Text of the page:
Elderly couple at a cafe as part of urban regeneration
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Urban Regeneration within Care

Urban Regeneration within Care

Shaping our diverse and multi-disciplinary cities has never been more crucial than in today’s world with an ageing population and provision of care falling behind. The question on most architects’ mind is how can we stay prepared, design better and design safely for future generations? With the rapid decline of the high street – which was once the heart of most towns and communities – the next solution aims to reinvigorate these spaces by introducing retirement housing into the urban sector. 

The high street is probably traditionally known as retail hubs for recreational shopping. Although the rise of online shopping has been steadily increasing in popularity, the pandemic seems to have accelerated the process, pushing out local retailers and many high street brands. The UK has been isolated into a digital-era quicker than we imagined and embraced by many of all generations. This has unfortunately left these central spaces derelict and unusable, bringing in even more questions of how we can re-purpose our cities to better suit what lies ahead.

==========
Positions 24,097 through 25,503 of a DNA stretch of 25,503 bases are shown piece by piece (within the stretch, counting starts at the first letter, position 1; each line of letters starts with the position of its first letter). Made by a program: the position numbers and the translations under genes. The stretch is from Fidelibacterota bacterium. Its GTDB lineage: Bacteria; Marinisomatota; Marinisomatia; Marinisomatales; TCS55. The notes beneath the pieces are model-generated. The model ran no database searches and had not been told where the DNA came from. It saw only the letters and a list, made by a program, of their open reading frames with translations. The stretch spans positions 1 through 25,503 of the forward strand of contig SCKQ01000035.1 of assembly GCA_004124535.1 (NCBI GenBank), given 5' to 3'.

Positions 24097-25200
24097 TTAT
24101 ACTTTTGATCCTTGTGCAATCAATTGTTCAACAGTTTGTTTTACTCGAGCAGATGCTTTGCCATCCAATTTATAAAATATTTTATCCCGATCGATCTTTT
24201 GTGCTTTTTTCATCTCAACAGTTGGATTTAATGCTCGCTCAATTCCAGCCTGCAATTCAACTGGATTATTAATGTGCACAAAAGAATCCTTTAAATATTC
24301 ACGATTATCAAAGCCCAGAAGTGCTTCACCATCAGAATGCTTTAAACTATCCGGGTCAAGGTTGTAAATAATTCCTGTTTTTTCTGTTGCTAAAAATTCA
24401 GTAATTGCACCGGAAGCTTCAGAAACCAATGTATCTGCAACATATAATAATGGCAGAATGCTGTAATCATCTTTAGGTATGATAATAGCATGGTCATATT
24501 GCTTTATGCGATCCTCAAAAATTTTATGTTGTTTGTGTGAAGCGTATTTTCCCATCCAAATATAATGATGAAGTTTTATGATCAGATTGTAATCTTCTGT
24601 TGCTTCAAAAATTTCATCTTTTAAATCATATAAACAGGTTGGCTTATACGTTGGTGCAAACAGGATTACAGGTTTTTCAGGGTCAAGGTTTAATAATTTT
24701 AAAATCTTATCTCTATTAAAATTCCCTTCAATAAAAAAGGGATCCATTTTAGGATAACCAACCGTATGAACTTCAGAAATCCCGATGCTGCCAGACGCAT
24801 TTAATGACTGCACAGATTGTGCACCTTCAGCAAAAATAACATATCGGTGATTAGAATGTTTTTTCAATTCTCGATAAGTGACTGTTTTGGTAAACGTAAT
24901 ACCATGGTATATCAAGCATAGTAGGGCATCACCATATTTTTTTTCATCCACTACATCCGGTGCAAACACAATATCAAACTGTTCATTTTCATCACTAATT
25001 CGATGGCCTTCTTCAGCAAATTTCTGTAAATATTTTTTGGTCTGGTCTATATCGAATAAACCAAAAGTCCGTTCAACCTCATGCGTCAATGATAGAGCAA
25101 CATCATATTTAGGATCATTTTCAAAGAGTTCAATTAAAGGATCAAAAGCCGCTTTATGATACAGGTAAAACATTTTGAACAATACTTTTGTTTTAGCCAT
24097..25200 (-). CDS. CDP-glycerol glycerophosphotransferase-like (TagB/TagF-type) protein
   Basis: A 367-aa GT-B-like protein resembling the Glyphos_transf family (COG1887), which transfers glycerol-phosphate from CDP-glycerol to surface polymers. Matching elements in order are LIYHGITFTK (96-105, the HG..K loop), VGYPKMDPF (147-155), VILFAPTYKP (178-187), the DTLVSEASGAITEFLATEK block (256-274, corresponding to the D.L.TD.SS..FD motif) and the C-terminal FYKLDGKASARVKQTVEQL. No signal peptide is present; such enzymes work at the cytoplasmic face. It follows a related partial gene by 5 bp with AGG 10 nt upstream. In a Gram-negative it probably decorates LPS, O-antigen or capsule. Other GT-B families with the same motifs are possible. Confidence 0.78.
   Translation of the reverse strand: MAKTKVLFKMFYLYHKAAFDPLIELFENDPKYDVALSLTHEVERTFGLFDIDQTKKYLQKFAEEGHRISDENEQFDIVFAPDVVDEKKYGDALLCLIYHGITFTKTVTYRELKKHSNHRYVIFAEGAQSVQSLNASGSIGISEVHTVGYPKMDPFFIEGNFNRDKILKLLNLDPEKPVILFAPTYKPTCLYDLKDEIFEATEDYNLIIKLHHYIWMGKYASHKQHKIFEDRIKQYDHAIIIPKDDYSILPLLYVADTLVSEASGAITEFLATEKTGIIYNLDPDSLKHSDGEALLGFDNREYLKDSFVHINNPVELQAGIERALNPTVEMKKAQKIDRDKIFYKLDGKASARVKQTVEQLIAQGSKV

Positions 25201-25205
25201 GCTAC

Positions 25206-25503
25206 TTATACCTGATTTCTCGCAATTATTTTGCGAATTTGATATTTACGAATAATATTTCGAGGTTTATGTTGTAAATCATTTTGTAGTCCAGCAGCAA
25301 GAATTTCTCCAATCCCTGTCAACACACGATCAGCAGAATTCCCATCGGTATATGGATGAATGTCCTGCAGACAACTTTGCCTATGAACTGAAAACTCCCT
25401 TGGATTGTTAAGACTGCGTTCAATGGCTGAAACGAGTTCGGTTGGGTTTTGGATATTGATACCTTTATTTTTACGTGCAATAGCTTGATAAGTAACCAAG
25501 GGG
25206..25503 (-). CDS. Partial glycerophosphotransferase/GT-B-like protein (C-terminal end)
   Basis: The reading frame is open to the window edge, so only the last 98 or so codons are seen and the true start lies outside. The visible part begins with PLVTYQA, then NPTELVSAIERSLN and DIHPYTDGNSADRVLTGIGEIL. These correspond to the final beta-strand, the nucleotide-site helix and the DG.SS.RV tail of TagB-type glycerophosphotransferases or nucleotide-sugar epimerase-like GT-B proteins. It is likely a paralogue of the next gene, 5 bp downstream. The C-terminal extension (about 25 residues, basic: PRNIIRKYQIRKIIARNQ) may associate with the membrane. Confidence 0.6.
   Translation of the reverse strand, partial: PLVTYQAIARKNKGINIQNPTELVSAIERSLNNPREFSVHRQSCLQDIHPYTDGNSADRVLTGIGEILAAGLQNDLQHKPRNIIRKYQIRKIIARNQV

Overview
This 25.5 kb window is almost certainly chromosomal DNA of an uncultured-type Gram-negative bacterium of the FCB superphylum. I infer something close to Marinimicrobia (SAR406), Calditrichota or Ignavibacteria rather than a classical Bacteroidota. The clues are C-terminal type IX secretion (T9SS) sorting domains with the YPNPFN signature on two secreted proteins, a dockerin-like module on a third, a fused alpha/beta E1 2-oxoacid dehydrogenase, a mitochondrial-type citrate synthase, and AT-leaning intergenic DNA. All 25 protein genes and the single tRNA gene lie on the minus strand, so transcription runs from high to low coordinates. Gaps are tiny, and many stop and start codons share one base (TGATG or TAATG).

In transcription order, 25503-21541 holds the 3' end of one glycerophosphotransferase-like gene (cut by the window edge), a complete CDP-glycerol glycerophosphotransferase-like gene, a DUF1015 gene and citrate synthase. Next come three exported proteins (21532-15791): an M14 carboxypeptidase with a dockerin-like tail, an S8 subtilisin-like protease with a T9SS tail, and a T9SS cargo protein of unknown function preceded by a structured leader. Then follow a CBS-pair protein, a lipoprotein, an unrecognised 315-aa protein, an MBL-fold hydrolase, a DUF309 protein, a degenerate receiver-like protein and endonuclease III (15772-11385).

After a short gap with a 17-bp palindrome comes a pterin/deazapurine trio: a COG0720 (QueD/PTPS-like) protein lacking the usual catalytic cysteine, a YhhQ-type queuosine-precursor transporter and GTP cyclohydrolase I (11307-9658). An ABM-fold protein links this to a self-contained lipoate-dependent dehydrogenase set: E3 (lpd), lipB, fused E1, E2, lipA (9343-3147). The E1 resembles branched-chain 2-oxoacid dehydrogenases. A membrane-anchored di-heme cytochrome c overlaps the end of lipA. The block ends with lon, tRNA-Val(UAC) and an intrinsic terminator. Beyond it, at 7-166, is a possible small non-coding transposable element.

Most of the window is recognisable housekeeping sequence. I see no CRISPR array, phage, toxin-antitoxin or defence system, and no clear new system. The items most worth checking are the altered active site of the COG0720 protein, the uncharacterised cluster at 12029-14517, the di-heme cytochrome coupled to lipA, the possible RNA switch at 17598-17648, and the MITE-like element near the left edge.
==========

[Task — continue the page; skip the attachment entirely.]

As we’ve previously highlighted, accommodating for an ageing population is something we need to be prepared for. Combining the two factors – town and city empty spaces and an ageing population – has been recognised as a driving for bringing life back to central areas. Axa, owner of Retirement Villages Group, is investing £2bn in UK urban retirement as the elderly shun the countryside for more vibrant areas to connect with intergenerational communities.

Typically, care homes, retirement housing and care villages are usually gated communities located in rural areas such as the countryside, away from the bustling urban environment. Knight Franks Senior Living Survey of 2019 found that location was the most important factor when choosing a property and the ideal distance from the property to the town centre would be a 11-minute walk. 

Regardless of location, there’s no doubt that loneliness could be a common side effect of moving into a care home. The pandemic removed the option of visits from family however this thankfully is changing.   Isolation and social distancing have really highlighted the importance of connection and social communities as the key to our physical and mental wellbeing. By integrating older people into those communities through design we can also connect the generations in a beneficial way. 

The retirement housing will also integrate facilities and social spaces like coffee shops, restaurants and gyms that will cater to all ages and abilities. Alongside empty retail buildings, office spaces may also be refurbished and adapted towards these ideas. The regeneration of urban spaces will allow for a diverse community that supports the elderly population and helps our society. Over the next few decades, we could see a completely new meaning of the High Street and of its place in urban cities. 

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